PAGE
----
Regardless of whether or not your enemy is making silly tactical mistakes, Napoleon: Total War’s real-time battles are thrilling, thanks to the crisp graphics and solid sound effects. The game’s engine is capable of displaying a huge number of units at once, and the level of detail increases nicely as you zoom into the heart of the battle. With the camera zoomed out, you can take in the entirety of the battlefield and the see the positions of the various squads on the field. Up close, the individual soldiers sport incredible detail; from the uniforms to the weapons they carry the various factions look distinct enough that you can tell them apart even in frantic melee combat. Paired with earth-shaking cannon sound effects, cracking gunshots, and nicely acted unit voice work, Napoleon’s battles feel every bit as urgent and dangerous as those in a first-person shooter.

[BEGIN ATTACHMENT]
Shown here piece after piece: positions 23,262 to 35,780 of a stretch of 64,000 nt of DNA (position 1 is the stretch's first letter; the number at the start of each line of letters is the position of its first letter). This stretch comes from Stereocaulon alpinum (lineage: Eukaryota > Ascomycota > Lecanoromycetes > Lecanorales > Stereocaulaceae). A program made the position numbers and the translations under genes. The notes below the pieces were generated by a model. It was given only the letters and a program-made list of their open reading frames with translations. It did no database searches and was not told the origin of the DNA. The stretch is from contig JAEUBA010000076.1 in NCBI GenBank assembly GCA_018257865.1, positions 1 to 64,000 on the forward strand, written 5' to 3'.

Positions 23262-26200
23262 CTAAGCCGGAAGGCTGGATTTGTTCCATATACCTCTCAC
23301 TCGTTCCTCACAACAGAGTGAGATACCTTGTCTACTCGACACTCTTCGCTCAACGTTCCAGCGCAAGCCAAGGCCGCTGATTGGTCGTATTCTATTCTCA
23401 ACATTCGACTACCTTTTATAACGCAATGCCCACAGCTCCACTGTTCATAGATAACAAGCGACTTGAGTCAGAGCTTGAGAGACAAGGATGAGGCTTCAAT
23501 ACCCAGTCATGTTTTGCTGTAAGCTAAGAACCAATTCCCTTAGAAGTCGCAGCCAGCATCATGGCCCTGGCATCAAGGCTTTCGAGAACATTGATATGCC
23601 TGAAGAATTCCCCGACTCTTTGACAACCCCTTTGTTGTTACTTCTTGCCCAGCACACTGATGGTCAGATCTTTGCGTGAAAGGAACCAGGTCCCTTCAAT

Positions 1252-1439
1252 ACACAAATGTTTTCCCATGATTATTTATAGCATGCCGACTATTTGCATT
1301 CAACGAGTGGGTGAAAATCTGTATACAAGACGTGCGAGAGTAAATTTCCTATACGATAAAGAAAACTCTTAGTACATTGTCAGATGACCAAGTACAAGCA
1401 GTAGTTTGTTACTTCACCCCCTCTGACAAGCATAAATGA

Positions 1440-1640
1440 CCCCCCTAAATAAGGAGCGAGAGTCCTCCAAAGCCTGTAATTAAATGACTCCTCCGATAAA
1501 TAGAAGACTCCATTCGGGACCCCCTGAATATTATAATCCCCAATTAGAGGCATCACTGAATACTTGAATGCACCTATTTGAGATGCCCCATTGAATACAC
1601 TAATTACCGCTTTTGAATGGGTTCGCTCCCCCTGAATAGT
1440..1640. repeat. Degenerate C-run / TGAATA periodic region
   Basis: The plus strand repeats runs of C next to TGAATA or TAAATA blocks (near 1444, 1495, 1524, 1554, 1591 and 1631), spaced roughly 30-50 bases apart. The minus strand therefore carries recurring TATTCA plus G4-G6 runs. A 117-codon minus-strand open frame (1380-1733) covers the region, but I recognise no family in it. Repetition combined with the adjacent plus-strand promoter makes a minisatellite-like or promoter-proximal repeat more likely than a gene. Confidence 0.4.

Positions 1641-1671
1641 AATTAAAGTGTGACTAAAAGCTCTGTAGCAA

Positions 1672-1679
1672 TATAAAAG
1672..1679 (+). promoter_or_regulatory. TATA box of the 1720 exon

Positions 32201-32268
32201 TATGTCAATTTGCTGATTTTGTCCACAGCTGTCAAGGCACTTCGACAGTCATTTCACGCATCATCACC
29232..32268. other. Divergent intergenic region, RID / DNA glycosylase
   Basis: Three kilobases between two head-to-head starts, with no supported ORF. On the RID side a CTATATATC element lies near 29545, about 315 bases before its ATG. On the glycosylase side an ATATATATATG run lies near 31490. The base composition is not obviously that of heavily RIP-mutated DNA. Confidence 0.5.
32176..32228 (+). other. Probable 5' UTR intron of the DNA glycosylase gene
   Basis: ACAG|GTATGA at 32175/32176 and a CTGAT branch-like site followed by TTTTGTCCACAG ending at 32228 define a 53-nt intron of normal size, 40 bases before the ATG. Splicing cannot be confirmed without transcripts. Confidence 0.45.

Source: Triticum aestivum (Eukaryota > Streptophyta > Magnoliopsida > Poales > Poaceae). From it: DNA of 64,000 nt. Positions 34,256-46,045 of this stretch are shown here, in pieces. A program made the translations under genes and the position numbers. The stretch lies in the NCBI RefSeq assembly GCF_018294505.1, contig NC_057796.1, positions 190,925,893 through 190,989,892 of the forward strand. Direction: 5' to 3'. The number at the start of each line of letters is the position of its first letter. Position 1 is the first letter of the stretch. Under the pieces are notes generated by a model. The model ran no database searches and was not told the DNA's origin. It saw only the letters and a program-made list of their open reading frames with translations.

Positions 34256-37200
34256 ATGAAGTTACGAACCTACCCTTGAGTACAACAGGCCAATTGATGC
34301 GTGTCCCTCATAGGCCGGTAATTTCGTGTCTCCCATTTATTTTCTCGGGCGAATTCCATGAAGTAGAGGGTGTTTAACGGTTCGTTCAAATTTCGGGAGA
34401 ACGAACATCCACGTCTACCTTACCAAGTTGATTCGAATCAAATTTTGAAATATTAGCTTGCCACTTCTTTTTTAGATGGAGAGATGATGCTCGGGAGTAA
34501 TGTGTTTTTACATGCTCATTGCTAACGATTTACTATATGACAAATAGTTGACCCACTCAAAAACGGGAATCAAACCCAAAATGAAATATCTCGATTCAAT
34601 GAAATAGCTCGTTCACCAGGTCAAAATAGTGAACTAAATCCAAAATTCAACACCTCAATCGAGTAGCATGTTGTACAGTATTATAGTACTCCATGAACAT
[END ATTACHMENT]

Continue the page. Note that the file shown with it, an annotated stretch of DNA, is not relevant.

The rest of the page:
While the heart of the Total War games has traditionally been the Grand Campaign mode, Napoleon goes a slightly different route, offering up modes called Napoleon’s Campaigns, Campaigns of the Coalition, and Napoleon’s Battles. Napoleon’s Campaigns is a story-driven mode in which players relive some of the general’s most famous military victories. Campaigns of the Coalition allows players to command Great Britain, Russia, Prussia, or the Austrian Empire in battles against the French. Finally, Napoleon’s Battles forego the turn-based overworld and drop you straight into RTS combat scenarios based on real military conflicts.
Perhaps the biggest addition to the Total War formula is the new multiplayer options. You can choose to allow human players to drop into your single-player campaign and control the opposing army. Because the game can charitably be described as “deliberately paced,” The Creative Assembly added in several options to speed up multiplayer games. You can set the game to auto-resolve all battles and adjust difficulty levels for each player individually. During the other player’s turn, you can still schedule construction in your territories, check on building queues, and busy yourself with a few other activities that limit the amount of time that would otherwise just be spent waiting.